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The Immunomodulatory Effects of MSCs in Managing Parkinson’s Disease

Sailun Tires

Most people assume that Parkinson’s disease is purely a neurological disorder due to its debilitating effects on the nervous system.

However, the immune system also plays a key role in Parkinson’s disease and treatments that support the immune system may be key in managing the disease.

In this article, we’ll explain MSC therapy and its effect on the immune system. We’ll explore how MSCs can help Parkinson’s disease and back up these claims with scientific evidence.

Understanding MSCs and Their Immunomodulatory Properties

Mesenchymal stem cells (MSCs) are stem cells extracted from fat tissue, bone marrow, or gum tissue, or the placenta or umbilical cord of a newborn. Clinics like Swiss Medica use MSCs because they are multipotent, which means they can differentiate into multiple cells, such as cells from:

  • fat tissue
  • muscle tissue
  • bone tissue
  • nervous tissue

MSCs also regulate the immune system, and reduce inflammation and immune responses. MSCs also positively affect the function of other immune cells, such as macrophages, T cells and B cells. 

MSCs in the Context of Parkinson’s Disease

What is Parkinson’s disease?

Parkinson’s disease is a neurodegenerative disorder characterized by a decline in neurons in the substantia nigra, the region of the brain that produces dopamine. People with Parkinson’s disease have a dopamine deficiency, which results in symptoms including:

  • Muscle stiffness
  • Tremors
  • Loss of automatic movements
  • Shaking
  • Impaired balance and coordination

As Parkinson’s disease progresses, symptoms become more serious. For example, patients may have difficulty talking or walking.

How MSCs help

During a Parkinsons disease stem cell transplant MSCs travel to the damaged tissues to repair and replace damaged neurons and reduce neuroinflammation. MSCs can help replace lost dopamine neurons and can preserve existing dopamine neurons by delivering growth factors to the brain.

While Parkinson’s disease is traditionally thought of as a neurodegenerative disease characterized by dopamine deficiency, new research suggests that immune system dysfunction may also play a role in the disease. Therefore, MSCs also help improve Parkinson’s through modulation of the immune system. 

By modulating the immune system and restoring its overall function, patients with Parkinson’s can see a stabilization or even remission of their disease. MSCs can also restore gut microbiota, which can positively affect not only the functioning of the immune system but also dopamine production.

MSC therapy is becoming one of the best Parkinson’s disease treatments due to its effectiveness and lack of side effects. Currently, there is no cure for Parkinson’s disease and other treatment methods, such as medication, come with heavy side effects. 

Research and Evidence

MSC therapy is a promising treatment for Parkinson’s and there is already some research that shows the immunomodulating properties of MSCs can help Parkinson’s patients. Animal studies point to a positive effect of MSCs on gut biota, which in turn can help modulate the immune system.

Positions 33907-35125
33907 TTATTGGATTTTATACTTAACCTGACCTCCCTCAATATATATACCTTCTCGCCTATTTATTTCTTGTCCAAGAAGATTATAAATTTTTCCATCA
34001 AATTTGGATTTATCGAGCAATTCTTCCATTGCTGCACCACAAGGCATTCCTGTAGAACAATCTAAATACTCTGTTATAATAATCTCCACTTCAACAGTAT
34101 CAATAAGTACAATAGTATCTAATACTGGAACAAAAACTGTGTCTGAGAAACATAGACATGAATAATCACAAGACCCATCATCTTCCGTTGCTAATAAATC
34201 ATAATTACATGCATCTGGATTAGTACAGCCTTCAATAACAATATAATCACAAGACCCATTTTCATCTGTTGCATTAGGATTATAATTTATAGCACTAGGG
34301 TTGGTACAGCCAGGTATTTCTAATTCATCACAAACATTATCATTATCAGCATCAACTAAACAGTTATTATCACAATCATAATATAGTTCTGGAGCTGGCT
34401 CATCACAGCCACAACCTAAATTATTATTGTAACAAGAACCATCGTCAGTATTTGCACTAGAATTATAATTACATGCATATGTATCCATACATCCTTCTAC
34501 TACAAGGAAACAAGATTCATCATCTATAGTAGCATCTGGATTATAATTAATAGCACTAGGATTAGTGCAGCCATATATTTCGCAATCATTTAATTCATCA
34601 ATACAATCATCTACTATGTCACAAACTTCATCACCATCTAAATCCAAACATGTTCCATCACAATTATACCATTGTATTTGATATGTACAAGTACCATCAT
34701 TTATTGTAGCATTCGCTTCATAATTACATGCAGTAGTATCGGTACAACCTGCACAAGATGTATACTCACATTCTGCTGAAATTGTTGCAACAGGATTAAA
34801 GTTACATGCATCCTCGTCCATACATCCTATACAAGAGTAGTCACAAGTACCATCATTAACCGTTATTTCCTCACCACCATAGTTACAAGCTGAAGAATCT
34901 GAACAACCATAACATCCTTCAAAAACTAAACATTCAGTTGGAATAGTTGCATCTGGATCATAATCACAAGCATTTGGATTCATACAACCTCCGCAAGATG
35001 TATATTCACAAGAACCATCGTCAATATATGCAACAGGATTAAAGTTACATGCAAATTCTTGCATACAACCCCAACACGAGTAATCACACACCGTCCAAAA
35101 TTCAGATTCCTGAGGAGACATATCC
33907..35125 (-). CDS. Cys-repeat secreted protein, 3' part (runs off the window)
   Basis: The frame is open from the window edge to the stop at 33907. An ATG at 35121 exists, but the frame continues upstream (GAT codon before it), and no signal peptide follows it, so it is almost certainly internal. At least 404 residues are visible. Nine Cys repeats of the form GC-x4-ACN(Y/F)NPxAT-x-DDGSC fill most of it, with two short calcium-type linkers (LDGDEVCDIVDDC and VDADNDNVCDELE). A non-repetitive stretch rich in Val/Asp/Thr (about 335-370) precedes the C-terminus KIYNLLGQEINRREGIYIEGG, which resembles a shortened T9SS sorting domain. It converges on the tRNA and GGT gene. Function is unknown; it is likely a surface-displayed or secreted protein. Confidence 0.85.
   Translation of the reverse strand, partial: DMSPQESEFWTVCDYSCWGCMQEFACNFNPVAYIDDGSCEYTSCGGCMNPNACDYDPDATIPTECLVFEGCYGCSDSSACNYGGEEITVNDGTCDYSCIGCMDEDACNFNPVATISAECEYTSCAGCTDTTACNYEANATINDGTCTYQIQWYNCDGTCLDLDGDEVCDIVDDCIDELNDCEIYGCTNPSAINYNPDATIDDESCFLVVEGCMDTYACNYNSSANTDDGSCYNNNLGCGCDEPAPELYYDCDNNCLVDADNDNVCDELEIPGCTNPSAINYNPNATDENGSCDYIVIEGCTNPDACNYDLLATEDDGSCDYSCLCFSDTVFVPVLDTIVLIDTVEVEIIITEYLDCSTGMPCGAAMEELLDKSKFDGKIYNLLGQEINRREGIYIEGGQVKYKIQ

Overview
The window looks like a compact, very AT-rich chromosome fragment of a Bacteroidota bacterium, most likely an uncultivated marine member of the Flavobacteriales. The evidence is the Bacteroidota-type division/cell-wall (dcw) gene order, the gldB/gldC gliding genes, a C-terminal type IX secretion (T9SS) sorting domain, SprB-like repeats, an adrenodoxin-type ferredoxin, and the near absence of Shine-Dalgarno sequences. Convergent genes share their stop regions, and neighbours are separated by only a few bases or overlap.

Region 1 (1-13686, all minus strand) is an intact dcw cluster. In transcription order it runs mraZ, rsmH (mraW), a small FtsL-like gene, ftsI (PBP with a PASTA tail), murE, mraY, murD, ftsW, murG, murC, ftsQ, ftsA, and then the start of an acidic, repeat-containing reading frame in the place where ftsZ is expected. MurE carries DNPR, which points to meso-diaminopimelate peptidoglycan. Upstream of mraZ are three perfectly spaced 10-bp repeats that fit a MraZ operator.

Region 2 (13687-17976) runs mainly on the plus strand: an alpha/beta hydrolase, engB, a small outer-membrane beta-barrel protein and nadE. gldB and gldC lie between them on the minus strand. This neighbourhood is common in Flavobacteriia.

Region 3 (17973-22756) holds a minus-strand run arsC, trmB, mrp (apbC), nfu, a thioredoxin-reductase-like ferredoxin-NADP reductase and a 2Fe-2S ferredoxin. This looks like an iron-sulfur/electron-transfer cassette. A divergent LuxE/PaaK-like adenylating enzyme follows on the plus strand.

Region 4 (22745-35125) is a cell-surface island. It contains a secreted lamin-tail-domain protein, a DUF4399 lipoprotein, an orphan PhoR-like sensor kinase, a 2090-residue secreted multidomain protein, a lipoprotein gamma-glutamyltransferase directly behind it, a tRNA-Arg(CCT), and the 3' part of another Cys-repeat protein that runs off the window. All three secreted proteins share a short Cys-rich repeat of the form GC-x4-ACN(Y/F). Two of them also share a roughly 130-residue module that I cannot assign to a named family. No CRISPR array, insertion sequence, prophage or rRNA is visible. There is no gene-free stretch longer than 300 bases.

Another study shows that MSCs can modulate inflammation and facilitate tissue repair to treat neuroinflammatory and neurodegenerative disorders such as Parkinson’s.

Research also shows that MSCs travel to the site of injury and release a range of protective neurotrophic factors and growth factors with anti-inflammatory effects, thereby treating Parkinson’s. 

One of the most common pathological markers of Parkinson’s is α-Synuclein. This protein can accumulate in the brain and trigger a neuroinflammatory response. Research shows that MSCs reduce the burden of α-Synuclein through several mechanisms, thus regulating neuroimmune function in people with Parkinson’s.

Challenges and Future Directions

One challenge with MSC therapy for Parkinson’s is determining the correct source for MSCs because the neurogenerative benefits of MSCs may depend on the source. For example, MSCs from adipose tissues may be more efficient at forming synaptic structures in people with Parkinson’s

Another challenge of MSC therapy is the small risk of immune rejection with allogeneic MSC therapy. Most of the studies so far have been on animal models, and the number of trial participants has been low. Therefore, for widespread adoption of this treatment there needs to be more research that demonstrates safety and efficacy.

However, MSC therapy may be the most promising therapy for neurodegenerative diseases that are characterized by abnormal protein expression, such as Parkinson’s disease. Therefore, research and application for this therapy will continue to grow.

In conclusion

MSCs therapy is becoming known as one of the best Parkinson’s disease treatments not only because of its ability to repair damaged neurons, but also for its immunomodulating effects. 

MSCs release growth factors with anti-inflammatory effects. They also restore gut biota, which contributes to healthy immune function. MSC therapy can also reduce the burden of toxic proteins like α-Synuclein. All of these actions combined stabilize the immune system, which can reduce symptoms and slow or stop the progression of Parkinson’s.


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